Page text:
The results of the 2017 National Whale and Dolphin Watch are in - as viewers of BBC Countryfile will have seen last night.
During last year’s event, which took place from July 29 to August 6, a record-breaking 1,529 hours of dedicated watches took place. Some 300 hours more than any previous occasion, this represents 2,500 volunteers all around the British Isles getting involved to report on the UK’s whale and dolphin species in the 16th year that this citizen science scheme had taken place.
Kathy James, sightings officer for Sea Watch, said: "It's so important for people to join in helping us to track whales, dolphins and porpoises in UK waters. The Sea Watch Foundation database holds hundreds of thousands of records which are used by scientists and governments to inform research and policy on these wonderful animals. By taking part, people are directly contributing to their conservation."
Aside from the expansive effort put in by volunteers in 2017, there were also a huge number of whale, dolphin and porpoise sightings reported as part of the event. 1,410 records of cetaceans, the collective term for whales, dolphins and porpoises, were reported from land and at sea.
"The wonderful thing about watching for whales and dolphins in the UK is that you don’t necessarily have to get on a boat to see them," added Kathy. More than half of the reports received came from land-based volunteers stationed at one of 108 survey sites or those who were lucky enough to spot a cetacean as they went about their other business. Forty-eight vessels were also involved with the event, from pleasure craft and fishing vessels to ferries and cruise ships.
The reports received during the 2017 National Whale and Dolphin Watch amounted to around 6,500 individual animals 'captured' by the survey, a powerful testament to citizen science.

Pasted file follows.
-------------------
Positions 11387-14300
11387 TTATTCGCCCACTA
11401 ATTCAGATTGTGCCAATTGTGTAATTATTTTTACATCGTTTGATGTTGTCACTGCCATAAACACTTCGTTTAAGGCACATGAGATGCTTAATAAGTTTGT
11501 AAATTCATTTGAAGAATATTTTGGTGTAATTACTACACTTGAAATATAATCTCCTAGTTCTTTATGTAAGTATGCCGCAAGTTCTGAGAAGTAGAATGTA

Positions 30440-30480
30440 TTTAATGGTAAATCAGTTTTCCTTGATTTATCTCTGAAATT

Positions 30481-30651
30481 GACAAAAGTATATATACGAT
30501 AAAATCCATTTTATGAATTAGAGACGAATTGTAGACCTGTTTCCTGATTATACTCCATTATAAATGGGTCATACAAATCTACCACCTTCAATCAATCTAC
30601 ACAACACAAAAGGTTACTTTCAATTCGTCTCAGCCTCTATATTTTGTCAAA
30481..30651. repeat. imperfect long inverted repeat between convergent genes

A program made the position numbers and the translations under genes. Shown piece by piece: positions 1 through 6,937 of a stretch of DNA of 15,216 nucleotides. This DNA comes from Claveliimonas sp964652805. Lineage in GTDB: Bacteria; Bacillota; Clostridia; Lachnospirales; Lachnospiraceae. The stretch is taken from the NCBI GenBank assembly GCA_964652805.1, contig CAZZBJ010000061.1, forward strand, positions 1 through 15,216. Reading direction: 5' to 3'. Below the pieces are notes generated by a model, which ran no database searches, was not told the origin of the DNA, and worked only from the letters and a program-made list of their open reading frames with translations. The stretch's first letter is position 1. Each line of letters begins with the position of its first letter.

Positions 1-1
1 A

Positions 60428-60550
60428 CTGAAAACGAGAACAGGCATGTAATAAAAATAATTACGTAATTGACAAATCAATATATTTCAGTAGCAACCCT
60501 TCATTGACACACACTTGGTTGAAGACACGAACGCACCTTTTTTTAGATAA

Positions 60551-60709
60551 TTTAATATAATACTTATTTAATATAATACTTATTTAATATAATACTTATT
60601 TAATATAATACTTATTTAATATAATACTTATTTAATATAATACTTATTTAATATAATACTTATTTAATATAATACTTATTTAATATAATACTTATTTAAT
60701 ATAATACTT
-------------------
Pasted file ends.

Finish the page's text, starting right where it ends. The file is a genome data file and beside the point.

This most recent effort also showed that on average around the UK, a cetacean could be spotted once an hour. North and East Scotland, South Devon, Cornwall and the North East all had a greater sightings rate than the national average. These excellent cetacean-spotting areas clocked up between one and five animals per hour on average per site.
The North East was also the area where the highest number of volunteer hours were spent watching for cetaceans - almost 250, while Northumberland is mentioned specifically in the report, which can be read in full here, for sightings of a group of around 20 bottlenose dolphins as well as a group of 30 white-beaked dolphins. Amber Thomas' picture of a bottlenose dolphin leaping out of the water of Berwick is also used to illustrate the report.
Eleven different cetacean species were seen in UK waters during the National Whale and Dolphin Watch. All in all, 29 species of cetacean have been recorded in UK waters although only fourteen are recorded regularly.
Sea Watch Foundation is seeking volunteers to come forward to take part in the National Whale and Dolphin Watch 2018 this summer, which takes place from July 28 to August 5. Surveys can take place from your favourite or closest bit of coastline and boat-users are urged to get in touch too. No experience is necessary as the team at Sea Watch will offer you training and advice on how to take part. Visit www.seawatchfoundation.org.uk/nwdw